Blatter rejects Cup safety fears
YOUR E-MAIL ALERTS
DAVOS, Switzerland (CNN) -- FIFA president Sepp Blatter has rejected concerns over stadium safety at this year's World Cup finals in Germany and vowed that everything will be ready for kick-off on June 9.
Last week Germany launched a parliamentary inquiry after a consumer group, Stiftung Warentest, reported that four of the 12 stadiums to be used -- including Berlin's Olympic Stadium, which will host the final -- had severe safety flaws.
But, speaking to CNN's Richard Quest at the World Economic Forum in Davos, Switzerland, Blatter said those critical of preparations were "abusing football to make headlines," and expressed his trust in tournament organizers.
Stiftung Warentest said venues in Berlin, Leipzig and Gelsenkirchen lacked adequate exit routes to handle an emergency evacuation and highlighted fire hazards at a fourth stadium in Kaiserslautern as well as detailing minor safety concerns at four other grounds.
"There are problems created by some German consumer organizations by saying the stadia are not safe, but that's not true," said Blatter, the head of world football's organizing body.
"We trust the German authorities and the German organizing committee to have everything ready for this year's World Cup. No problems."
On Wednesday Blatter, International Olympic Committee President Jacques Rogge and United Nations Secretary General Kofi Annan attended a lunch at the World Social Forum highlighting the role of sport in global development.
Blatter told CNN that football needed to do more to tackle racism and called for tougher penalties against clubs and individuals, including the deduction of points, relegation and elimination from competitions.
"I am so very disappointed that racism in 2006 is still a part of our game," he said. "This can only be changed with concrete measures such as deducting points, or if you relegate a team or don't permit football to be played in a city. Financial fines are nothing. We can always find money to pay."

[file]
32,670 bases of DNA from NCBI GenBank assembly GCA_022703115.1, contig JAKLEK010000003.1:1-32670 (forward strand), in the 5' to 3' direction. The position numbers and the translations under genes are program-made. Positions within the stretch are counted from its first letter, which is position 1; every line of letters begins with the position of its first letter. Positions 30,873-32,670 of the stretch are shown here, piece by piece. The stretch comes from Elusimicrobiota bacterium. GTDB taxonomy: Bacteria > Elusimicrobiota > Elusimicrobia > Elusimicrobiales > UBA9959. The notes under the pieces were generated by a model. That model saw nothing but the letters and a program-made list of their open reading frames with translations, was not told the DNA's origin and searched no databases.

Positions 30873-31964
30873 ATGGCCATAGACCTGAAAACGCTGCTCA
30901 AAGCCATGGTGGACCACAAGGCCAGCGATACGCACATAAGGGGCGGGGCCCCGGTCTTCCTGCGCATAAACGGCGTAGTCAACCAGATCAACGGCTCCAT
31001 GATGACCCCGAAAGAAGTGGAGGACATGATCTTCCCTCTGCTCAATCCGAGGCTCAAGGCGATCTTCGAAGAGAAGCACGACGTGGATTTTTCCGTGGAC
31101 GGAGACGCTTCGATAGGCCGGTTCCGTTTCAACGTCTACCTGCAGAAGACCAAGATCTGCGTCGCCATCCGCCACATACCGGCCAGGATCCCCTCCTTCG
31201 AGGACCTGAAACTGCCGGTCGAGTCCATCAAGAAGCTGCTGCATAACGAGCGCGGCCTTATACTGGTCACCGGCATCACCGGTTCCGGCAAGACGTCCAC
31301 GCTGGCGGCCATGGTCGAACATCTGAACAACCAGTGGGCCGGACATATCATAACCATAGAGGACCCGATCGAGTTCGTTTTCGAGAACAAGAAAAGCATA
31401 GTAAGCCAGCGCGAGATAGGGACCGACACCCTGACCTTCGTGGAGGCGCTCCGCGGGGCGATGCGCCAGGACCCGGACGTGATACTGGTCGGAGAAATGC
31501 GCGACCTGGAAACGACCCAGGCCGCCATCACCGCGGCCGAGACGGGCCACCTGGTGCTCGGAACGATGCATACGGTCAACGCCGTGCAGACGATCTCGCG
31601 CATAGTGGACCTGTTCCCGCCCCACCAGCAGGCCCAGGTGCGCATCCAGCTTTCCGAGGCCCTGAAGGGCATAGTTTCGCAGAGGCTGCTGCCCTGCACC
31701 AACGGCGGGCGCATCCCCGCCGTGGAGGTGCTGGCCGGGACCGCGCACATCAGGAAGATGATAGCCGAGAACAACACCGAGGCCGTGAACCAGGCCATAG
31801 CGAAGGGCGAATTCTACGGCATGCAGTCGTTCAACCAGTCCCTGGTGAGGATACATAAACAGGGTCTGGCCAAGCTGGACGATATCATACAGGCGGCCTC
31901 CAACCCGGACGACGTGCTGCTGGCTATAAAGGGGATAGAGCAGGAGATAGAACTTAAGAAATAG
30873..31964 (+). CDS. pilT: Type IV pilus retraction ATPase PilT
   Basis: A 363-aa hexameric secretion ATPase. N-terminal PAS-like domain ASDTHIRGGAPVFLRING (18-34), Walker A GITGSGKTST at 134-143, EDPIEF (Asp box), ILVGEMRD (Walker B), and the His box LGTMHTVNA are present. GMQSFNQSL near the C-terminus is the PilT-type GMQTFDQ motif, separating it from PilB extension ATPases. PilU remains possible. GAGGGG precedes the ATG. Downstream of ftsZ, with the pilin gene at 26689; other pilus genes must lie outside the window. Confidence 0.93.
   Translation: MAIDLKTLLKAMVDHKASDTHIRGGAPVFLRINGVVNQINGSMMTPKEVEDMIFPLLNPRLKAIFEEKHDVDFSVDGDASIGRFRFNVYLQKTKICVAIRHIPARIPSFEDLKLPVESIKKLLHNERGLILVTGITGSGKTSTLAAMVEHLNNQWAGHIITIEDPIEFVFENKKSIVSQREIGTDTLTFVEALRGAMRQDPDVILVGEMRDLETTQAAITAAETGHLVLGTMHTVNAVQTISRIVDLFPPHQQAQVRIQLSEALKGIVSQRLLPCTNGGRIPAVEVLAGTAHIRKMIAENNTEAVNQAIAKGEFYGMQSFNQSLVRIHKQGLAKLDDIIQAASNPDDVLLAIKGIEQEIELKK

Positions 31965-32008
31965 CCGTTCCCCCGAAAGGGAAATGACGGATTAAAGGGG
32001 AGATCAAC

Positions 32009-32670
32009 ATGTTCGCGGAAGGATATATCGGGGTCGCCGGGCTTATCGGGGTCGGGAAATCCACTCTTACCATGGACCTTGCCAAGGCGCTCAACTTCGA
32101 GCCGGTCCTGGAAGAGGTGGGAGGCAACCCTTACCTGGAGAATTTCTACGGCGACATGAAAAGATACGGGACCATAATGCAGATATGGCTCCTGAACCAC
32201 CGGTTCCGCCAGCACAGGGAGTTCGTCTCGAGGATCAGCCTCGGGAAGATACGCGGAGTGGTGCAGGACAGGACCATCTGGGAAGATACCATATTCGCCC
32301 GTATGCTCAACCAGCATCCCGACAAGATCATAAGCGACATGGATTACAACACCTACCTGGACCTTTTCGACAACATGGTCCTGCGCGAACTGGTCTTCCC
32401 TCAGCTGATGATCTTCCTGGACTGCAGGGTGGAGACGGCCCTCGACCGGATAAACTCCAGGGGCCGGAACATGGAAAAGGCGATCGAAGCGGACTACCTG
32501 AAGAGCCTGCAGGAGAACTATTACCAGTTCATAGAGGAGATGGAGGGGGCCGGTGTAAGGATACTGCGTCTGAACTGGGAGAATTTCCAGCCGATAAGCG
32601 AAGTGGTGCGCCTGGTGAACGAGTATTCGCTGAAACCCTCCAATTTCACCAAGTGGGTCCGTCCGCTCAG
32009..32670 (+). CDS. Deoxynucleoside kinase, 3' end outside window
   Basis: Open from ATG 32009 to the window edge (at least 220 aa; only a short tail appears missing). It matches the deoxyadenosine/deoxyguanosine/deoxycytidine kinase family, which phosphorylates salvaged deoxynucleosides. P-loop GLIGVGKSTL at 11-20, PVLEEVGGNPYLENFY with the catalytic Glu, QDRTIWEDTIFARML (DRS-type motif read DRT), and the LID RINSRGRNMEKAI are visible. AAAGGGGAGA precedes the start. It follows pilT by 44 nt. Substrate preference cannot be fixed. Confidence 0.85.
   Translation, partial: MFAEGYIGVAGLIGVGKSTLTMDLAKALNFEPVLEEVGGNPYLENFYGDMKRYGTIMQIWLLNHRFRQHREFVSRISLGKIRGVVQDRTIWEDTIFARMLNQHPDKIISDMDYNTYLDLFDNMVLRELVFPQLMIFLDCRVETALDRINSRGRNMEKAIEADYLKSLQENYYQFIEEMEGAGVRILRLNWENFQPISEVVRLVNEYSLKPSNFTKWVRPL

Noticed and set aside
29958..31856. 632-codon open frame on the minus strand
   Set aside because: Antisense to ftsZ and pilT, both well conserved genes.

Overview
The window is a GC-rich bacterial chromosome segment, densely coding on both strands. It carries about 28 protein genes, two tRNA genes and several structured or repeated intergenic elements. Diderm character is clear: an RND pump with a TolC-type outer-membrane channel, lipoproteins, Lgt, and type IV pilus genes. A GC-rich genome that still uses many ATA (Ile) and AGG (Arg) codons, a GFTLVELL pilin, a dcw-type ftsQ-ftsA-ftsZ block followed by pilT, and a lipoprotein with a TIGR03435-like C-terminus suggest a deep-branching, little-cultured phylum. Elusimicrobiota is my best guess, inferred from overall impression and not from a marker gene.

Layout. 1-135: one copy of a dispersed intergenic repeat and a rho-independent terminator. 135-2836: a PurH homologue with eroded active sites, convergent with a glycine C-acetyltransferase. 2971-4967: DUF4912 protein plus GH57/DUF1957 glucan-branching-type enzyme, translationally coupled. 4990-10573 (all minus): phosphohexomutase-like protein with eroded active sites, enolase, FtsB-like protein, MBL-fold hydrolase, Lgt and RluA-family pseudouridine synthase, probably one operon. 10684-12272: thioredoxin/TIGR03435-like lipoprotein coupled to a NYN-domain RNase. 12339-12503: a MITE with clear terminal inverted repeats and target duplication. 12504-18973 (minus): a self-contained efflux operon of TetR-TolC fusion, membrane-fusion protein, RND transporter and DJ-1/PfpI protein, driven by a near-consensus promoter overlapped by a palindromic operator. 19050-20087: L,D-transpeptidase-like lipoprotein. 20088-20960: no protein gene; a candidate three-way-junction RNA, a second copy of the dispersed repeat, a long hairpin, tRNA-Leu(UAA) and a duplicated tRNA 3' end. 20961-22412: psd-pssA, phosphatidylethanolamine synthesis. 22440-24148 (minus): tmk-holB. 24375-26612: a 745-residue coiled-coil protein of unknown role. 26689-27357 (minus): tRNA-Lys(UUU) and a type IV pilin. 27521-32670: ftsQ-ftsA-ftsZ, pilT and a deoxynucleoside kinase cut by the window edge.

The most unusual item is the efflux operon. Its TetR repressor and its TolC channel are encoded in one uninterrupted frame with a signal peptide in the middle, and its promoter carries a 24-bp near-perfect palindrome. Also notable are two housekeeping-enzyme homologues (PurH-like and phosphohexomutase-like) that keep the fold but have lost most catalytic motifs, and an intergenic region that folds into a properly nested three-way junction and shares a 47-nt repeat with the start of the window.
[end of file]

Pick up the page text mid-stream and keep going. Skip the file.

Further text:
Blatter said he believed football could be a force for social change in the world, but admitted that more could be done.
"I'm sure that a ball can change the world, even if it is a small change," he said. "We have done a lot of things in the past and we can do some more and better things in the future. With the importance of football around the world and with one billion people directly involved in our game we can try to make a better world."
IOC chief Rogge told CNN the World Economic Forum's invitation to sporting chiefs was recognition of the "social value of sport and its interaction with the economic world."
Rogge said: "You know, sport is a big social force. We have 800 million people practicing sport on this globe and more than five million sports clubs and sport is not only education, it brings us social cohesion and so, ultimately, has an economic effect."
|© 2007 Cable News Network LP, LLLP.
A Time Warner Company. All Rights Reserved.
Terms under which this service is provided to you.
Read our privacy guidelines. Contact us. Site Map.